Getting a Ph.D. is a  §

wildly exhausting sort of thing to do, at least if you’re solidly middle class. People always tell you so before you start, and you doubt them, and when you start you begin by thinking, “Hey, this isn’t so tough, I can manage this…” but eventually it sort of creeps up on you mentally-emotionally that you are constantly taxed.

Back in regular life, I had three basic “critical to my personhood” threads of being:

1. Work for wages to live
2. Consume with those wages (i.e. shop, pay rent and bills, repair car, etc.)
3. Maintain personal relationships through interaction

As a Ph.D. student, the following get added:

4. Produce other, very difficult and time-consuming work for no wages
5. Maintain professional relationships that are voluntary for the other party
6. Learn/accumulate/study knowledge at an insane rate
7. Traverse bureaucratic structures (i.e. paperwork/hoop jumping) continuously
8. Assemble a CV/career path (not automatic in academics from #’s 1, 2, or 5)

If you fail do keep current on any of 4-8, your whole project collapses, probably for good. But if you let 1-3 slide, you can’t possibly maintain the energy or emotional resources to do 4-8. Meanwhile, the expenses incurred under 2 go through the roof as you pay for all of the additional resources demanded for 4-8, even as the cash produced by 1 falls through the floor due to limited time (and awakeness).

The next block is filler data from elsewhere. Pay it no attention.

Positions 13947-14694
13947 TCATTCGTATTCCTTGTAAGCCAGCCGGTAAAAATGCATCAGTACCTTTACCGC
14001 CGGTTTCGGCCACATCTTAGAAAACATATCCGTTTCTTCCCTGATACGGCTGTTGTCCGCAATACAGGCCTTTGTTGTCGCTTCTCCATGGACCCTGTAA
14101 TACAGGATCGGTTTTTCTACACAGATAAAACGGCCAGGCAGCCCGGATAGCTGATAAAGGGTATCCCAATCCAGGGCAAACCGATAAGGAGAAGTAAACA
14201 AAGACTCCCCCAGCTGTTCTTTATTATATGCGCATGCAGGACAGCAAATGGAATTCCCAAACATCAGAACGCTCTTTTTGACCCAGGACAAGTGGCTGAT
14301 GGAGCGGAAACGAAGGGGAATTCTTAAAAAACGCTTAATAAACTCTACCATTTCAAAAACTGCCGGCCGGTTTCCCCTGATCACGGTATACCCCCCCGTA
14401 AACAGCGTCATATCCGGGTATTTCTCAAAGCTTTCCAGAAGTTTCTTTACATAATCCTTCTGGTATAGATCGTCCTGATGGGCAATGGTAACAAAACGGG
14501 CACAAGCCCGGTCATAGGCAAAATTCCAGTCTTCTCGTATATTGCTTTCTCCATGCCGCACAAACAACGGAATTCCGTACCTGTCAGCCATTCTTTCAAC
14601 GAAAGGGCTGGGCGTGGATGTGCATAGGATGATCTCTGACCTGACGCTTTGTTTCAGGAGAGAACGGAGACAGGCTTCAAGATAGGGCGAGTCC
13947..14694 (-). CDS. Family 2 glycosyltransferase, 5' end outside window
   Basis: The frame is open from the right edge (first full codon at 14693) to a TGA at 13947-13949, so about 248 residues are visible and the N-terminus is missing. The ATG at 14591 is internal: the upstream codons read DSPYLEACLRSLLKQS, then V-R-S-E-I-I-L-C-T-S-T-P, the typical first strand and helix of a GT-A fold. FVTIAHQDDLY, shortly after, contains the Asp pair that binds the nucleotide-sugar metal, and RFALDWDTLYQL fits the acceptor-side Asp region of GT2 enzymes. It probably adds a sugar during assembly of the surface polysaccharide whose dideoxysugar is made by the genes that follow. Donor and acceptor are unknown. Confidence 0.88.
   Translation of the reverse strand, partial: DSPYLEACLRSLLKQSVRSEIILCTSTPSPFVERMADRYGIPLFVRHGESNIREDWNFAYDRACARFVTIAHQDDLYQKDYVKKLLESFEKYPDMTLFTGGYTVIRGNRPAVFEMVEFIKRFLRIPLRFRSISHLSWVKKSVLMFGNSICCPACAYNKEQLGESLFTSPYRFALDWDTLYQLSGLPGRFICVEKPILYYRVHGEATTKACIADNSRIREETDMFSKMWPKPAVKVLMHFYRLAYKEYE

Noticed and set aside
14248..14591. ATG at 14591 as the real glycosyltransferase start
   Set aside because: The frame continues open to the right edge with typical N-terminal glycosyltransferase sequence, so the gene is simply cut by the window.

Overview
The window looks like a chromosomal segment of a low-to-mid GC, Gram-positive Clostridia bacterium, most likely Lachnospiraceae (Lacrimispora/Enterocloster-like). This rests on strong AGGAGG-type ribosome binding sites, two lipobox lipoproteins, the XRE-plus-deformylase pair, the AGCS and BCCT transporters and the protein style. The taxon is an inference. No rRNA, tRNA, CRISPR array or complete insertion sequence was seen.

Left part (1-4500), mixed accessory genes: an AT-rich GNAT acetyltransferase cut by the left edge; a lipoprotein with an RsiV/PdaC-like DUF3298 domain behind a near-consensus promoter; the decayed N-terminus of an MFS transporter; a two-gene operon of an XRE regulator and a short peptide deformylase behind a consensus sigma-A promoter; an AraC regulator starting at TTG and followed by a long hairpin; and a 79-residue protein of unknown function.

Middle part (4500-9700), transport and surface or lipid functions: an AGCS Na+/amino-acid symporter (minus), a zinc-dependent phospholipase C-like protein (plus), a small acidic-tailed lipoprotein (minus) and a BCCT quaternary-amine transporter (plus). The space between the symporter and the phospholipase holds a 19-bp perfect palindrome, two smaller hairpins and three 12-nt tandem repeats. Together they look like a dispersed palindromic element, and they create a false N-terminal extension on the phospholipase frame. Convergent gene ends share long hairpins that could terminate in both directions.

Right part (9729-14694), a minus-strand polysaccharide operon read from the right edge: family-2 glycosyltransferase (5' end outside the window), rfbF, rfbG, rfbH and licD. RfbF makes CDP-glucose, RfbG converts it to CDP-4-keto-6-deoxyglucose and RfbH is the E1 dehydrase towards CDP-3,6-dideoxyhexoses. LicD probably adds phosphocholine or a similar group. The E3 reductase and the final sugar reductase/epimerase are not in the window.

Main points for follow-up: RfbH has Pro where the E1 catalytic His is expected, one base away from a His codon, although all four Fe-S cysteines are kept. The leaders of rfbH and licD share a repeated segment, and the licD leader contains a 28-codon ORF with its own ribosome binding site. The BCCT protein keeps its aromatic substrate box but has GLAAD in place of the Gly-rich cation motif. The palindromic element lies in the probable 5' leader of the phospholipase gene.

All of these tasks scream out for full-time dedication to do them well. Of course, because there are 8 of them and you still have to sleep and eat and commute (a lot), you end up being able to give each of them something like 1/16th of what they deserve.

At any point, when you try to prioritize by asking yourself “What should I be working on now?” the answer that comes screaming back at you from the depths of your consciousness is “EVERYTHING, BECAUSE EVERYTHING IS BEING NEGLECTED AND EVERYTHING IS WAY BEHIND! PANNNNIC!”

It constantly feels as though either

A) The whole house of cards will come tumbling down, or
B) You will end up homeless and friendless, or
C) Your body will come tumbling down with your snoring head on top of it

Just a little rant, that’s all.

It seems like I’ve said this every season since I got here, but this fall will be the toughest, busiest season of my life so far, by a reasonably frightening margin.

Reflection  §

I am living in a swirl of unreflected moments and overwhelming, uninspiring fragments. I have no direction and still less motivation amidst it all. From every quarter of my insides comes the frantic call for a time of deep reflection.

There is no reflection, however, despite life not being devoid of undirected moments. Reflection, after all, breaks an unwritten rule about the maintenance of industry at critical junctures; there is no allowance to be made for transcendental silence, for unexplained pauses at the heart of the maelstrom. What is demanded by all, including one’s own conscious psyche, is continuous, vigorous action bordering on madness—to match the madness of one’s surrounding context, even if each intensification of industry fosters a coincident intensification in insanity.